St. Peter Claver Church Historical Marker

St. Peter Claver was an anchor in the community. Future blues legend Ethel Waters recounts in her autobiography, His Eye is on the Sparrow, that at age six, she was gravely ill with typhoid fever and double pneumonia. Her grandmother sent for Fr. Healey who baptized and anointed her.

In 1942, St. Peter Claver’s Catholic Church, Fifty Golden Years, a self-published history, was released:

It was also toward the end of the 19th century that a sizable population of blacks developed their own Catholic congregation in Philadelphia. Prior to 1886, black Catholics had worshiped in the parishes of St. Joseph, St. Mary, and St. Augustine in the city. In 1886, Holy Trinity Church, a traditionally German Catholic Church at 6th and Spruce, began holding a mass for blacks. The pastor of Holy Trinity, Father Hilterman, encouraged his black congregants to form their own union, which adopted the name St. Peter Claver Union, after the native of Catalonia, Spain, whose efforts in behalf of emancipation earned him the title, “Apostle of the Slave Trade.”

In July 29, 1889, Rev. Patrick McDermott, arrived in Philadelphia to take charge of the burgeoning black Catholic congregation at the request of Mother Katherine Drexel, founder of the Sisters of the Blessed Sacrament, after she visited Holy Ghost College (now Duquesne University) in Pittsburgh, PA. McDermott’s congregation began assembling in a small chapel in the second story of a home at 832 Pine Street in 1889, but it soon became too crowded, and the group began to look for a large church home.

When in 1890, the Fourth Presbyterian Church of Philadelphia offered its building at 12th and Lombard for sale, the congregation began to pool its resources to purchase it. When Patrick Quinn, treasurer of the Beneficial Savings Fund Society, one of Philadelphia’s largest banks at the time, died the same year, his will stipulated that $5,000 of his fortune was to go to the “proposed Colored Catholic Church of Philadelphia.” With donations from other well-to-do Philadelphians and loan from a bank, the congregation managed to assemble the funds to purchase Fourth Presbyterian Church at 12th and Lombard, which was dedicated as St. Peter Claver’s Church, Philadelphia’s first black Catholic church, on January 3, 1892.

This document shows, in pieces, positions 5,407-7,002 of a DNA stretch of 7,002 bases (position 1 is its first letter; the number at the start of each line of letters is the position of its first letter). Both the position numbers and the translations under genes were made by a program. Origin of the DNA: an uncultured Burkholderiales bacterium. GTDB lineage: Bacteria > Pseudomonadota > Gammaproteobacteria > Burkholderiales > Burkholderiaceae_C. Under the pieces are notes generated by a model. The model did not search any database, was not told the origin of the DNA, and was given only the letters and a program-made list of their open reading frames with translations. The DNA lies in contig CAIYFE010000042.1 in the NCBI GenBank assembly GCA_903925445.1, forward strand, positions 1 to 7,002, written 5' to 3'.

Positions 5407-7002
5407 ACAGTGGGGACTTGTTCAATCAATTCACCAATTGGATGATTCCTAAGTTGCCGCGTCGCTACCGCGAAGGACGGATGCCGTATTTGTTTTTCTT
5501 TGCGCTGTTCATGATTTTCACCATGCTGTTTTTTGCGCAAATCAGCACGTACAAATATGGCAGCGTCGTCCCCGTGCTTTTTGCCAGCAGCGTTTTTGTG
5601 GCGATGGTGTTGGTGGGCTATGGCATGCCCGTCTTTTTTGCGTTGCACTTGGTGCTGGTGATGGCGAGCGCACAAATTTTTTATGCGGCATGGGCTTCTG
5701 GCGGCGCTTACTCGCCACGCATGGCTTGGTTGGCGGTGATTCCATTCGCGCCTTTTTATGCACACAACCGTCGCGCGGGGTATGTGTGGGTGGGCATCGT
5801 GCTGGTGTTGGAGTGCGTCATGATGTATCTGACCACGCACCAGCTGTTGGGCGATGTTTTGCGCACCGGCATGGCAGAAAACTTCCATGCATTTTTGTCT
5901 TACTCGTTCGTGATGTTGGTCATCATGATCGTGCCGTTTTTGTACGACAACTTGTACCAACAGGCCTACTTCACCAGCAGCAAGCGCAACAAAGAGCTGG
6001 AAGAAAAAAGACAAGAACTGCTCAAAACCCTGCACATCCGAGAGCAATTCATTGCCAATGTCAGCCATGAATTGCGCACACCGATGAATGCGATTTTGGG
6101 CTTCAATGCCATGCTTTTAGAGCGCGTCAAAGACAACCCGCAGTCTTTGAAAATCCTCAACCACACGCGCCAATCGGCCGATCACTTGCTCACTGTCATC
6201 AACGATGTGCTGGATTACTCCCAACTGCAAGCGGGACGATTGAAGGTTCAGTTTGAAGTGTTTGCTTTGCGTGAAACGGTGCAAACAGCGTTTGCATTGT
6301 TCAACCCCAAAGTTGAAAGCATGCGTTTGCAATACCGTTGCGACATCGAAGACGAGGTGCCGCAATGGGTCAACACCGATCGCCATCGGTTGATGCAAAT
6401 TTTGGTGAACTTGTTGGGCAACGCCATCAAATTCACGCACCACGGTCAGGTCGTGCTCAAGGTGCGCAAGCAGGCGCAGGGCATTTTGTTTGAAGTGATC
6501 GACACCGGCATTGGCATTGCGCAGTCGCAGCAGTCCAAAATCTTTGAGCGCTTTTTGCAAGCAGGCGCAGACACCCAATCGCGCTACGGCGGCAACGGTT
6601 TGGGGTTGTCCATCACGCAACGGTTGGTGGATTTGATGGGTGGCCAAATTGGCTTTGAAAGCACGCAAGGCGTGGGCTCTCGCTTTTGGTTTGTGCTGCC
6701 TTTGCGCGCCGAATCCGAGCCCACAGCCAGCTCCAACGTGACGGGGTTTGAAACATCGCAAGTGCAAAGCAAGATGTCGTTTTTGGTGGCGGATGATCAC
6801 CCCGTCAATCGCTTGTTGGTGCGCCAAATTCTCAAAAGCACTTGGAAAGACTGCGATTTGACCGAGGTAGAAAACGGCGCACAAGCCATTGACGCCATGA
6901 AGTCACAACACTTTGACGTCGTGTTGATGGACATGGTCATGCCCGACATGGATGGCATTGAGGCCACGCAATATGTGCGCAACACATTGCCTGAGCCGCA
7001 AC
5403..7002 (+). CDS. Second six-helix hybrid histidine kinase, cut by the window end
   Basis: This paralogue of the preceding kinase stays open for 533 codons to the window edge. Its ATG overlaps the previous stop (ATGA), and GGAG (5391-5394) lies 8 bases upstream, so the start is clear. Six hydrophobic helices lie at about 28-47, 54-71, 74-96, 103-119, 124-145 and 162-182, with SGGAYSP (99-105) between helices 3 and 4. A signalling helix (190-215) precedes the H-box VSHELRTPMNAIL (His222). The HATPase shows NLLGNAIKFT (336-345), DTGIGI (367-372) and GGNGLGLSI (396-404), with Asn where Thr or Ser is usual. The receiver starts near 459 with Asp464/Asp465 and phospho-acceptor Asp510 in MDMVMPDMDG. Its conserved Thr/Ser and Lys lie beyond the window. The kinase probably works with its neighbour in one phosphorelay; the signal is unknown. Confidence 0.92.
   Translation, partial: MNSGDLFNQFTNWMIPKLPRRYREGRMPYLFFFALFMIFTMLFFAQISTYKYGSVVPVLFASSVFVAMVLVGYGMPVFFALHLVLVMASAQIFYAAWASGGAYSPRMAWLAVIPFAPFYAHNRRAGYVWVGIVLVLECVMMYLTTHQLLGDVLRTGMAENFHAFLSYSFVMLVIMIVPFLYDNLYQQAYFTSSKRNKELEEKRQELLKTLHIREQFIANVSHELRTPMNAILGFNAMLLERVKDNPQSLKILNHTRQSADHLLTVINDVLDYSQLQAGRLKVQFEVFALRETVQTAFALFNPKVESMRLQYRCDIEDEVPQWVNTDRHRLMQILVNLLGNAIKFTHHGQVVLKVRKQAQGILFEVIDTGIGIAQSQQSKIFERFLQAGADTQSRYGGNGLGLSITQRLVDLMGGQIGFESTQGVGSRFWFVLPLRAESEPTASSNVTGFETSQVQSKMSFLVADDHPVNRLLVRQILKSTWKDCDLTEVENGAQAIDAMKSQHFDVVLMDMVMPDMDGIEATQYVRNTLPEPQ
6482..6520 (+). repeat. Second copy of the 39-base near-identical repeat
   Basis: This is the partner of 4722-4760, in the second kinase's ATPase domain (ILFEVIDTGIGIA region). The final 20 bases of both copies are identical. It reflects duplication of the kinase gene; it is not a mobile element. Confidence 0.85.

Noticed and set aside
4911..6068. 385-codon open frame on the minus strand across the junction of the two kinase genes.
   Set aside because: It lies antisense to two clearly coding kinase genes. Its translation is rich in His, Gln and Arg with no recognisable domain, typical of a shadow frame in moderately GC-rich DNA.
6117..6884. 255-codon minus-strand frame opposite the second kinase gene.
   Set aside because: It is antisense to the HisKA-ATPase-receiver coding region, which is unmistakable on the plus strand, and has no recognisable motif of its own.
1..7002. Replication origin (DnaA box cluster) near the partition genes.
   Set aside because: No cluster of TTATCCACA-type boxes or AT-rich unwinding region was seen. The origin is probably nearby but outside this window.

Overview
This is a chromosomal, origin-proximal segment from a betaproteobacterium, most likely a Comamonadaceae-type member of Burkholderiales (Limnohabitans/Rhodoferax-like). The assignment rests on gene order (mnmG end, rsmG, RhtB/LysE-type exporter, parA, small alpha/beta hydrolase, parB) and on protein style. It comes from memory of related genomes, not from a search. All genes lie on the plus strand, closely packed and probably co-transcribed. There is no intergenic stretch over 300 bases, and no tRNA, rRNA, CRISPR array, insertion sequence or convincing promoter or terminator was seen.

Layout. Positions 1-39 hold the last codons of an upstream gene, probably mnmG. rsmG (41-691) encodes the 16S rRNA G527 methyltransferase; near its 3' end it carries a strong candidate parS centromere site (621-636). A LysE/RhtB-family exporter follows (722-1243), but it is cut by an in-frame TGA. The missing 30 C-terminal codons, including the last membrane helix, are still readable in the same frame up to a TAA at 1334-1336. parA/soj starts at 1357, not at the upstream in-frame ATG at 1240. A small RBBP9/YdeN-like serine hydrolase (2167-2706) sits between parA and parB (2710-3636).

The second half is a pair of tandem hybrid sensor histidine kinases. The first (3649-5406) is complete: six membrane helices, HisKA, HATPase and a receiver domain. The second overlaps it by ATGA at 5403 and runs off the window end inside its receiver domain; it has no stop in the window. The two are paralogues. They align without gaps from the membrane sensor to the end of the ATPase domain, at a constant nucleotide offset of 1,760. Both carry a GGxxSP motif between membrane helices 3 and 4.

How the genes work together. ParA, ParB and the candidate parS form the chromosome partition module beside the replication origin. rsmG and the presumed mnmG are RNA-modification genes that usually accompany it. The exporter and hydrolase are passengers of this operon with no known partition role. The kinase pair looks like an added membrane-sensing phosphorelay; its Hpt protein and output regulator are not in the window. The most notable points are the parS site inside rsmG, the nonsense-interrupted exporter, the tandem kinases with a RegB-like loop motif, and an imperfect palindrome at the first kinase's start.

Fast forward to today. The Archdiocese is in Orphans’ Court petitioning for the removal of racial language in the deeds that would rewrite history.

Arlene Edmonds, community historian and author of the African American Catholic Youth Bible, told Sabrina Vourvoulias of Philadelphia Magazine:

I feel a special connection because I’ve always been interested in historical sites, particularly the Underground Railroad and the sites that were built from by those enslaved Africans who creatively masterminded their escapes. Setting foot in St. Peter Claver one can feel it is part of that lineage. As a Catholic, so many of the earliest African connections to the faith have been overpowered by Western traditions after the faith was embraced by Europeans. Most American Catholic churches are centered around a Eurocentric interpretation of the faith.

Then you have a St. Peter Claver Church that was donated to the Black community for the purpose of evangelizing to African Americans. They lived in Philadelphia during the antebellum era, were among those who escaped along the Underground Railroad, or who migrated here later from the south as well as the Caribbean and Latin America. This was their church before there was an Archdiocese of Philadelphia [emphasis added]. It housed their history in photographs and artifacts. To have that taken from us is very sad. That is why many feel as I do, that others are trying to erase our history even those who say they share our faith.

I don’t share Edmonds’ faith, but I share her concern that gentrification is erasing African American history. Rev. Mark Kelly Tyler, pastor of Mother Bethel AME Church, is host of “Urban Insight” on 900amWURD. In an interview with Edmonds, Rev. Tyler observed:

St. Peter Claver is sandwiched between Big Wesley and Mother Bethel. The neighborhood is awash with great history of founding events in the black community. It’s an American story. We must help the Archdiocese find a different way to deal with this property.

Given the givens, I put my faith in Orphans’ Court. So I filed an objection to the Archdiocese’s Petition for Cy Pres.